Created by
Robinson, Brooks B. Ph.D., American
Interviewed by
Fabio, Sarah, PhD, American, 1928 - 1979
Makward, Edris PhD, Gambian
Interview of
Karenga, Maulana, American, born 1941
Margaret Danner, American, 1915 - 1984
Subject of
Randall, Dudley, American, 1914 - 2000
Brown, William Wells, American, 1815 - 1884
Chesnutt, Charles W., American, 1858 - 1932
Directed by
Cham, Robert
plastic and tape
H x W (audiocassette): 2 3/4 × 4 1/4 × 5/8 in. (7 × 10.8 × 1.6 cm)
Duration (side a): 00:15:10
Duration (side b): 00:15:12
A white plastic cassette tape with recordings of two episodes of the radio program The Literary Corner. The cassette has a beige label on which typewritten text on one side reads [THE LITERARY CORNER / B W O T W Ron Karenga (Poet/essayist / life & Works)]. The typewritten text on the other side reads [THE LITERARY CORNER / B W O T W Margaret Dinner (life&works)].
Side A: “Ron Karenga’s Life and Works”
Episode 15 of the Literary Corner radio program entitled “Ron Karenga’s Life and Works.” The episode begins with Dr. Ron Karenga commenting on, and critiquing, the poems of the 1960s, before segueing to an introduction by host Brooks Robinson. In the episode, Dr. Karenga discusses his views about literature being an instrument of change with Professors Sarah Fabio and Edris Makward. Some of the topics they discuss include the importance of literature; ideological struggle being necessary for political struggle; Dr. Karenga’s foray into poetry and his transition from writing essays to writing poems; Dr. Karenga’s incarceration under the Raegan administration; the reciprocal/mutual influence of Dr. Karenga and black poets such as Sonia Sanchez and Amiri Baraka; the three elements of the black aesthetic: functionality, collectivity, and commitment to a new society. Most of the last half of the program features Dr. Karenga reading some of his work. The episode concludes with Dr. Karenga reading one of his poems, “Your Seasons Are Always Softness.”
Side B: “Margaret Danner’s Life and Works”
Episode 16 of the Literary Corner radio program entitled “Margaret Danner’s Life and Works.” It begins with Margaret Danner stating that “Poetry isn’t white. Poetry isn’t black. Poetry is individual and it attains the creative height that makes it belong to mankind.” Immediately after, host Brooks Robinson introduces Margaret Danner as the episode’s guest. Professor Sarah Fabio then recalls how she met Margaret Danner at the First World Festival of Negro Arts, 1966, in Dakar, Senegal. Professor Fabio then asks Margaret Danner, “What kinds of things did 1966 bring to you?” Danner responds by stating that 1966 was a rebirth because she found so many of her friends on their native soil (in Africa)—the familiarity of walking down the street and seeing individuals such as Langston Hughes, St. Claire Drake and Sarah Fabio. Some of the topics discussed in this episode include how Margaret Danner acquired Boone House, and how she met individuals such as Robert “Bob” Hayden there; the significance of Detroit as a cultural hub; Margaret Danner’s experience working with Dudley Randall on their book Poem Counterpoem; the relationship between poets and librarians; her inspiration for writing poetry; her experience of writing poetry when she was a child. At the end of the episode, Brooks Robinson asks Professor Fabio if she has any other questions for Margaret Danner, to which Professor Fabio replies no, and thanks Margaret Danner for joining them. Danner responds by saying she is “just tickled to be here.”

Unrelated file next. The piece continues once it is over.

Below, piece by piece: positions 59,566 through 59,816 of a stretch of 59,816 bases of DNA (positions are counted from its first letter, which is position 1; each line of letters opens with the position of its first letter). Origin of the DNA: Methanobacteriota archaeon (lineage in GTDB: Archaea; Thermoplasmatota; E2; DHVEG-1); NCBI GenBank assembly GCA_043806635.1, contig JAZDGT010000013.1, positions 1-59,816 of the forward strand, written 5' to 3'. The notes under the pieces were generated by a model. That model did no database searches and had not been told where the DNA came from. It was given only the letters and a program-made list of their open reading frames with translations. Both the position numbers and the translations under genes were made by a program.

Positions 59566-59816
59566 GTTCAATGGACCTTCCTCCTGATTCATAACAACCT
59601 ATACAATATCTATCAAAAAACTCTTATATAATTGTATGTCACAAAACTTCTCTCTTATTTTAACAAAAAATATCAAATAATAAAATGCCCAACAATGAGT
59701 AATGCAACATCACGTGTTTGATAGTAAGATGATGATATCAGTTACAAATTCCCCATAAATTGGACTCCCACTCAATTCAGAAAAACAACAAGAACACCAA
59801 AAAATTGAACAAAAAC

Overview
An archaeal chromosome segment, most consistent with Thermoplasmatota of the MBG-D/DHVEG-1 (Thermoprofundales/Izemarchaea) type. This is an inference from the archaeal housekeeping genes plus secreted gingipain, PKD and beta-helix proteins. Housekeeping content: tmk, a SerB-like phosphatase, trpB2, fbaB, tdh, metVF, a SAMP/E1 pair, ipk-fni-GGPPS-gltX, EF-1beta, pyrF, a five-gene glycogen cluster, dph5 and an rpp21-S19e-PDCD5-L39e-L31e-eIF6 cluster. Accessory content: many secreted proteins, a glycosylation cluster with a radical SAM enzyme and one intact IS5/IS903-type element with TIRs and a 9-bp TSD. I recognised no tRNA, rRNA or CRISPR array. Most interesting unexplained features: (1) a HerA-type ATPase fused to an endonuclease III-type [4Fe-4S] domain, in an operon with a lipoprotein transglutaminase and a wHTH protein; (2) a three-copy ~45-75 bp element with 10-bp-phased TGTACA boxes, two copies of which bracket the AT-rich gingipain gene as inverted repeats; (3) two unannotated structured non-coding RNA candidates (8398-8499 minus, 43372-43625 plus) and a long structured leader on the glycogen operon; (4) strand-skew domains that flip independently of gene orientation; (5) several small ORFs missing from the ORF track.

Transcription Center Status
Transcription Available
Place made
United States, North and Central America
Place depicted
Dakar, Senegal, West Africa, Africa
Detroit, Wayne County, Michigan, United States, North and Central America
The Literary Corner: Black Writers of the World
Media Arts-Audio Recordings
BAM (Black Arts Movement 1965-1976)
United States History
Credit Line
Collection of the Smithsonian National Museum of African American History and Culture, Contributed in memory of Professor Sarah Webster Fabio (1928-1979), poet, educator, Black Arts Movement icon, and one of the Literary Corner's analysts.
Object number
Restrictions & Rights
© Brooks B. Robinson
Permission required for use. Proper usage is the responsibility of the user.

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